Saturday, December 4, 2010

Mobile Number Portability

So TRAI (Telecom Regulatory Authority of India) ruled that all Operators in India should provide mobile number portability by 20th January, 2011 at the latest. We just figured we’d try to explain the details of this, as much as we know now. Keep in mind that India is entering the era of mobile number portability (MNP) only now, so things could change as we go along. As of the time of writing this (4th December, 2010) MNP is not yet available in all telecom circles in India, having been launched only in Haryana. TATA Docomo has a nice website section explaining MNP, with Airtel not far behind in putting out some nice offers for customers wishing to make the switch. The Vodafone website was constantly down at the time of writing this article, and hence, we were unable to confirm if they have announced any plans for customers wishing to switch to Vodafone from other mobile network providers. Reliance Infocomm does not appear to have released any details till now. As a customer, what’s in it for you? Read on to find out.

What is Mobile Number Portability (MNP)?

MNP is a scheme which allows the transfer of a mobile phone connection’s number (such as 9812312345) to any operator within India. So if you are currently using an Airtel connection, and the grass looks greener (doesn’t it always?!) on the TATA Docomo network, then you may want to switch providers. The primary reason for doing this instead of taking a new SIM from TATA Docomo would be that you get to retain a new number. Many of us have been using our mobile phone connections for years, and we simply can’t afford to lose contact with a bunch of people just because we want to save a few bucks on our monthly phone bills. But with MNP, we can switch to another service provider to save money AND maintain our current phone number. That’s pretty cool.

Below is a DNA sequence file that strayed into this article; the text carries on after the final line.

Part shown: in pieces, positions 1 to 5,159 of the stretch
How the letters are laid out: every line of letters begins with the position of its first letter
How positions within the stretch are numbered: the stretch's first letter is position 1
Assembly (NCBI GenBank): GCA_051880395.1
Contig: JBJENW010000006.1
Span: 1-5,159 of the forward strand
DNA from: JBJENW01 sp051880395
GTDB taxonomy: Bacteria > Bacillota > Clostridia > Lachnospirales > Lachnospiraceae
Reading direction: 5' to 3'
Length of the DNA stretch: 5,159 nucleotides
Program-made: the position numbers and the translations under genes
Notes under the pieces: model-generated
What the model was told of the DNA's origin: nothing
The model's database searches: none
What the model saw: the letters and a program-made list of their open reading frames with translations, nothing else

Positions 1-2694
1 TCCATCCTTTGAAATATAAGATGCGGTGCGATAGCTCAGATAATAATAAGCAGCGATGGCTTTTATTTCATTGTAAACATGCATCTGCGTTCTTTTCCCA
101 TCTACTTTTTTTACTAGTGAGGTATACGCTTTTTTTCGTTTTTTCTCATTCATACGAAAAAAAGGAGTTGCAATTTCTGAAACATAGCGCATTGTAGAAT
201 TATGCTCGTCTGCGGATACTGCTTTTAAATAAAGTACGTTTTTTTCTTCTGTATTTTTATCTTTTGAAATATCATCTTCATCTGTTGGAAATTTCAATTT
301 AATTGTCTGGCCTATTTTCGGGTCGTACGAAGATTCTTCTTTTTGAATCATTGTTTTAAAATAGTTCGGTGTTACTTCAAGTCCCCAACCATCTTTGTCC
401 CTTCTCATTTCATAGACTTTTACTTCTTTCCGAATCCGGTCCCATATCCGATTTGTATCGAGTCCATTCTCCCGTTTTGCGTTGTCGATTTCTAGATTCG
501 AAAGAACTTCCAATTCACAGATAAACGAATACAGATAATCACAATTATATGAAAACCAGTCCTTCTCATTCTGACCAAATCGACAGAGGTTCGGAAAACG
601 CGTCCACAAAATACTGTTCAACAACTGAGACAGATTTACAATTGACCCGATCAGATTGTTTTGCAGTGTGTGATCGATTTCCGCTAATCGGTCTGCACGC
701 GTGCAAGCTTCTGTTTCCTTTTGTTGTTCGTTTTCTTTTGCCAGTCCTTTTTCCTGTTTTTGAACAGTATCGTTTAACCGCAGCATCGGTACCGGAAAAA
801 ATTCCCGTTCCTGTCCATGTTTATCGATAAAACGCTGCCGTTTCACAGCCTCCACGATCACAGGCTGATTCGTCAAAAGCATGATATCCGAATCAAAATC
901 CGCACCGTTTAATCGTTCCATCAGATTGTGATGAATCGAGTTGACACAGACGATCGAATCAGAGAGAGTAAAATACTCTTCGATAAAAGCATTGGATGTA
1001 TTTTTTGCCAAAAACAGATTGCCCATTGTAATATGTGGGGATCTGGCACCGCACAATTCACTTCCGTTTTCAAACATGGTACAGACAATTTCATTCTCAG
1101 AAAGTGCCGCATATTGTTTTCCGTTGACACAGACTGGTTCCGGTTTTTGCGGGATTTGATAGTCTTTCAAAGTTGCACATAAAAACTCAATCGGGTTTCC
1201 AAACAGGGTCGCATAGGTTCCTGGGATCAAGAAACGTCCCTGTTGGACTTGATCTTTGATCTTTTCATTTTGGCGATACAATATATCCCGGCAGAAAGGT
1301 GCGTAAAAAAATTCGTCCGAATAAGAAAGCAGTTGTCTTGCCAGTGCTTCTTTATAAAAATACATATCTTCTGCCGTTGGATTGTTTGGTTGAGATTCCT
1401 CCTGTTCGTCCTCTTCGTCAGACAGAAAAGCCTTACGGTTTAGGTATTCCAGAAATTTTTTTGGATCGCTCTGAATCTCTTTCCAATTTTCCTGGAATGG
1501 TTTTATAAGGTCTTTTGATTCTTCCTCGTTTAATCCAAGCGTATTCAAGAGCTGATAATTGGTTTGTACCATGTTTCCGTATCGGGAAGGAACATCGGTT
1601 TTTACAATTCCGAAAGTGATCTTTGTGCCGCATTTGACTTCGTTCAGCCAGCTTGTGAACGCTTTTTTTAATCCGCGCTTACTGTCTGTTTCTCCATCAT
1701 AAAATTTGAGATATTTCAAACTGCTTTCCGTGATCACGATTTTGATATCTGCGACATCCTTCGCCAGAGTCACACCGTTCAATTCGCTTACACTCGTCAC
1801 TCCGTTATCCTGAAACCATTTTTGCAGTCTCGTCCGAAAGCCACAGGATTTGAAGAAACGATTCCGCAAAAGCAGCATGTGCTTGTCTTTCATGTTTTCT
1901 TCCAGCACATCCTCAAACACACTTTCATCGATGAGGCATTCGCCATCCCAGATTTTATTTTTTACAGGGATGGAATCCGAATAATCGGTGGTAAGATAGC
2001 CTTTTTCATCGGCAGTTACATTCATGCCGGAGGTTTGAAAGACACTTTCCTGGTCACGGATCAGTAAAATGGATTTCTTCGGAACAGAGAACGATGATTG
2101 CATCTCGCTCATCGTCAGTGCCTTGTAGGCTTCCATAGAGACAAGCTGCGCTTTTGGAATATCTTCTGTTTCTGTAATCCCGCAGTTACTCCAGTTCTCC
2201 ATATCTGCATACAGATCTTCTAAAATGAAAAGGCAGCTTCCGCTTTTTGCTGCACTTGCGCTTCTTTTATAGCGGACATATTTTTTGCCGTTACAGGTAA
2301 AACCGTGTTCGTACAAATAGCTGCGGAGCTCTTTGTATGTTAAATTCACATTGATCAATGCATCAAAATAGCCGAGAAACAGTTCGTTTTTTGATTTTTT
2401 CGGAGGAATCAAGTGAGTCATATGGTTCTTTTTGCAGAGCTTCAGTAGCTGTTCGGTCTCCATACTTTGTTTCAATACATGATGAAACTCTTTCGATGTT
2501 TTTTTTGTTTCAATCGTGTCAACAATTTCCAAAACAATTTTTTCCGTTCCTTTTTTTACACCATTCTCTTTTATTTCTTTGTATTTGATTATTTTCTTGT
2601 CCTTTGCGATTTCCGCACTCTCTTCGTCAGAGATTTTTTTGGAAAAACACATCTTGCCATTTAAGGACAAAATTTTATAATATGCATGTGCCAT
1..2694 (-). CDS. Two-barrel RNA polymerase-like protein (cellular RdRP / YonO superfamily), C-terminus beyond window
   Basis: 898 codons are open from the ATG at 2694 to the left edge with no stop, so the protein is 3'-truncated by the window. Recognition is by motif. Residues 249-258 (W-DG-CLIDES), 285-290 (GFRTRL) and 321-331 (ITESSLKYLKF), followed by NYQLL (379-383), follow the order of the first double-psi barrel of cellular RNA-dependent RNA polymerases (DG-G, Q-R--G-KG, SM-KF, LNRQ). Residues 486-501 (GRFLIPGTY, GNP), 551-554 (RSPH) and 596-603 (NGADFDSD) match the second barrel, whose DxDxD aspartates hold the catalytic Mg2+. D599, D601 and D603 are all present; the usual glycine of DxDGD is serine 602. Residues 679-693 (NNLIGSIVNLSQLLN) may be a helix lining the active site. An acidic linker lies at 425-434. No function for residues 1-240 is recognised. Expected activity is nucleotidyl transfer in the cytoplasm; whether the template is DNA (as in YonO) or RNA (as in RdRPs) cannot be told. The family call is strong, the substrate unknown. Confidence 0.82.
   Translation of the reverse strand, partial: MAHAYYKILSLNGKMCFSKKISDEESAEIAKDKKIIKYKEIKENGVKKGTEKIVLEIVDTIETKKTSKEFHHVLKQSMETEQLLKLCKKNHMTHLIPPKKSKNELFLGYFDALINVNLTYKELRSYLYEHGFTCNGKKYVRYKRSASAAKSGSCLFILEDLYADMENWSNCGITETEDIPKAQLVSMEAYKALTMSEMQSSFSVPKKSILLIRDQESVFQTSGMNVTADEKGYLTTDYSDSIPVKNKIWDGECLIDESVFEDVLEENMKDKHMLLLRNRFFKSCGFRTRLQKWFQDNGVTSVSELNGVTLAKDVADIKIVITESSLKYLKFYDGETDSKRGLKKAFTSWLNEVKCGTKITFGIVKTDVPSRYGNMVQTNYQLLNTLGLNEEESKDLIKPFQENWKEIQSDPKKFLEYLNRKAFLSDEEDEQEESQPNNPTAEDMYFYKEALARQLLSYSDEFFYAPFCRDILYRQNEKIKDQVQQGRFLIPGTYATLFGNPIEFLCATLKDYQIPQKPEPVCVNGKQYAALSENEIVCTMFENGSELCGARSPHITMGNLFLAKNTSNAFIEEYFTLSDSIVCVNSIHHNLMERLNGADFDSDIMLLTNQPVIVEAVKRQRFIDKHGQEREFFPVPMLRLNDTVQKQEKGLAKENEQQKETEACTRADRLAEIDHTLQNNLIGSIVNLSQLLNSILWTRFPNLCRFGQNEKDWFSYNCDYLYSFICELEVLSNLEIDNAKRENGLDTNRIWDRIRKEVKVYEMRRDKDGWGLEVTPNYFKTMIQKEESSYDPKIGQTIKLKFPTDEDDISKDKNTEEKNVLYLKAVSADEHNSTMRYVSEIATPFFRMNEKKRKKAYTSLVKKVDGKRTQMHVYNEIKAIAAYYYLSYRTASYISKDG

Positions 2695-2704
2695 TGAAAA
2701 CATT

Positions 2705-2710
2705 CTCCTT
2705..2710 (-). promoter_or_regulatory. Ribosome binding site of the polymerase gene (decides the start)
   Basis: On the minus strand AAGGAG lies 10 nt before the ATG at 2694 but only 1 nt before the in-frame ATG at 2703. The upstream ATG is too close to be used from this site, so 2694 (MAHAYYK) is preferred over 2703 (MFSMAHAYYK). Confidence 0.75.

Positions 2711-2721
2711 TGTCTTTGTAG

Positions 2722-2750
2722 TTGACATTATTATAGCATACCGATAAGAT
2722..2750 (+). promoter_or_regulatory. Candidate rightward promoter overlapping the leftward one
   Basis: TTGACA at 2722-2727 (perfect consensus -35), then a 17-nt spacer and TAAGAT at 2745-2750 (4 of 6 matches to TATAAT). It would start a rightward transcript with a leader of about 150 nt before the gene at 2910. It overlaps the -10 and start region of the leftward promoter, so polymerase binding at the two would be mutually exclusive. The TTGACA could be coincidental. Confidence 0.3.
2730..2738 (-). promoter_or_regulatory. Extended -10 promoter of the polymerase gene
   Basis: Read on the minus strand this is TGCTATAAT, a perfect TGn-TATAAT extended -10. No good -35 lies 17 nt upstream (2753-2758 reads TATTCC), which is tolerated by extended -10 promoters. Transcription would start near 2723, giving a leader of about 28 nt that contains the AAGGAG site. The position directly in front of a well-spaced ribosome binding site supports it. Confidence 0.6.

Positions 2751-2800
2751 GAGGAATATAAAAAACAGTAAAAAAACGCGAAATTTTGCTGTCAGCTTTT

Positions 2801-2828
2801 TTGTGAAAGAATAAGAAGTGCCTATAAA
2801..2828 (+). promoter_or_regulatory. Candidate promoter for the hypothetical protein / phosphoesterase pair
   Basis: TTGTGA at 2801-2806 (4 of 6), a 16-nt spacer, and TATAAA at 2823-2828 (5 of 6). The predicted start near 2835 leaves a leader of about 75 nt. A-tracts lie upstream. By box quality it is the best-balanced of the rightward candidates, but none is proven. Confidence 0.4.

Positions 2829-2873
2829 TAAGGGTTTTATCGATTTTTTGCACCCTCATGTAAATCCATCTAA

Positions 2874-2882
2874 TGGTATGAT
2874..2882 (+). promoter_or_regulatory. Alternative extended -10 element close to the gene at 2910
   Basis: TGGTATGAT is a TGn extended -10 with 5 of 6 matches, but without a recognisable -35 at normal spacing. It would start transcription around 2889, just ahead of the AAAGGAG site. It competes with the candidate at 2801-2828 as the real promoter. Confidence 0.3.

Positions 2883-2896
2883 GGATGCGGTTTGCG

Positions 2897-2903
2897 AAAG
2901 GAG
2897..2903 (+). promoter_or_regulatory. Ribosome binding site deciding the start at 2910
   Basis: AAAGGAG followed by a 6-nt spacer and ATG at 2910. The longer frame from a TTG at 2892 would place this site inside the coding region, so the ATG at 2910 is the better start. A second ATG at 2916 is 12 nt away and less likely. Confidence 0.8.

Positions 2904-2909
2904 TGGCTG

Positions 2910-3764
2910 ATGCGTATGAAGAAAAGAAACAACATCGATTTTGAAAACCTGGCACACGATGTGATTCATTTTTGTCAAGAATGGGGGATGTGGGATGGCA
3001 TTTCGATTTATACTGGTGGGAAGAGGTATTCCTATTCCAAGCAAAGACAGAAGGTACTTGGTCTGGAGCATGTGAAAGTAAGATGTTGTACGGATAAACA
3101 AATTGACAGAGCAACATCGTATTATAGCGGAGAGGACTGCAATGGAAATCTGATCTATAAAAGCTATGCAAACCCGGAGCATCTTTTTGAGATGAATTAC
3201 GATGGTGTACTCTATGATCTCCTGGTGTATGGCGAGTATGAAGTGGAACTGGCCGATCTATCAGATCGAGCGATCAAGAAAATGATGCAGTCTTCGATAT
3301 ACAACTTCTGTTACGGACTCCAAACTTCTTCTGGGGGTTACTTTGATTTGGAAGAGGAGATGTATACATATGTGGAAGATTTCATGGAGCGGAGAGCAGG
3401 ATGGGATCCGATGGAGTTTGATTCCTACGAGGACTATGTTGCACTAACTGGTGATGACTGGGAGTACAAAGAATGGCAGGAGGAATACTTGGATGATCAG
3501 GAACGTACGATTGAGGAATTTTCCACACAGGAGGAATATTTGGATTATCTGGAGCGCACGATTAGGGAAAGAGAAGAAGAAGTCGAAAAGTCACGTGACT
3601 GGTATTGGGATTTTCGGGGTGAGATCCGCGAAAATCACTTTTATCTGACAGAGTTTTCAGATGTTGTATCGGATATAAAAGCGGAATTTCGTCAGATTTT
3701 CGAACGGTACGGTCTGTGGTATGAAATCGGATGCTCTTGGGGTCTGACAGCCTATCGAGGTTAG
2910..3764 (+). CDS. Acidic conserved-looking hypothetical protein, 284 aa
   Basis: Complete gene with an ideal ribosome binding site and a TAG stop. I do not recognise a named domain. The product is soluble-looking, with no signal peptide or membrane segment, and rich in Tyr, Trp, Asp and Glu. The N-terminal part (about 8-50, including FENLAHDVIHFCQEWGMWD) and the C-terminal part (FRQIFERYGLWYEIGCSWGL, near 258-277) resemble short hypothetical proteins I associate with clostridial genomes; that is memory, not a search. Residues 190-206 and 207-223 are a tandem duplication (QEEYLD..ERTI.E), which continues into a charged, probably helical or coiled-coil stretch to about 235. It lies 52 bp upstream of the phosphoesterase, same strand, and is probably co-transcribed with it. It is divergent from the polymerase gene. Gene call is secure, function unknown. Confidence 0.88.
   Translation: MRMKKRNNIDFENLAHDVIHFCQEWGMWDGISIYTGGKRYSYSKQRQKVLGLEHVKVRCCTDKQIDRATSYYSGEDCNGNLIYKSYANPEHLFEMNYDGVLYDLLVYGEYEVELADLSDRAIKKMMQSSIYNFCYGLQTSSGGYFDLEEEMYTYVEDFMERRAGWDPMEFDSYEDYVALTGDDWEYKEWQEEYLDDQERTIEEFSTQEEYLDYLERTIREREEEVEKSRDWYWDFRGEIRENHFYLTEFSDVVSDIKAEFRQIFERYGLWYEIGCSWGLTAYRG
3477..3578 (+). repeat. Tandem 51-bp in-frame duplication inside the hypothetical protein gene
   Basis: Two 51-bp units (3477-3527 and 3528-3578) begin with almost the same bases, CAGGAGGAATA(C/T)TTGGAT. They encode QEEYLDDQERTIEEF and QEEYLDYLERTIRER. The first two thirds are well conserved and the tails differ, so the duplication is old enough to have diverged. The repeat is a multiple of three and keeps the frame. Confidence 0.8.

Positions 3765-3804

How can I utilise Mobile Number Portability (MNP)?

The procedure is fairly simple – you would need to SMS – PORT <your current number> – to 1900. Your current telecom provider would then send you a UPC code. This code is valid only for 24 hours. You would then need to walk in to a retail outlet/showroom of the telecom provider to whom you wish to switch to, and obtain a new connection for porting your number to their network. You would need to possess all documents required for new mobile connections, such as ID proof, address proof, etc. For postpaid connections, the actual procedure differs slightly. We suggest that you check with the company to which you wish to transfer your number to, before proceeding.

What are my benefits?

Your benefits, first and foremost, are that you could utilise the charging schemes of the new network; so if STD’s your thing, and BSNL is the best provider for that, you could transport your number to the BSNL network, all without changing your existing number. Second, mobile service providers are coming up with several “offers” designed to woo customers away from competing networks – with free minutes, free data, etc. (for a limited time, in most cases)

Is there any “fine print” that I should know of?

TRAI has come down heavily on mobile telecom providers for charging high rates for sending that SMS to 1900, among other things, but the pertinent details that you absolutely must know are summed up here.

* SMS to 1900 – costs standard SMS charge

* Porting your number to the new network – not more than Rs. 19.00

* Requirements for porting number – all dues to current telecom provider should have been fulfilled, if postpaid; prepaid customers would lose all existing balance, when the number is ported

* Time taken to port the number – could be anywhere from 24 hours to 7 days; for certain regions such as Jammu and Kashmir, Assam and North East circles, it could take upto 15 days.

* After submitting the request to port the number, you would need to wait until your new service provider sends you an SMS on your current number, providing the date when your number would be active on their network.

* You would need to start using the new SIM from your new mobile service provider on the specified date. There would be a loss of service to your number for 2 hours (maximum) between 12 am (midnight) and 5 am, during which neither the SIM from your existing provider, nor the SIM from your new provider would be functional.

* After this loss of service, you would need to start using your new SIM

* After porting your number to a different network, you must stay on that network for a minimum of 3 months. So if you’re thinking you could switch every month to a different provider, think again – you’ll be stuck with your new provider for atleast 3 months.

Mobile Number Portability appears to be a good feature that many Indians would like to use. It would also mean that mobile telecom providers need to provide better services and offers to keep their existing customers with them. That’s never a bad thing now, is it? Of course not.


Anonymous said...

Thanks MNP is very nicely explained in detail

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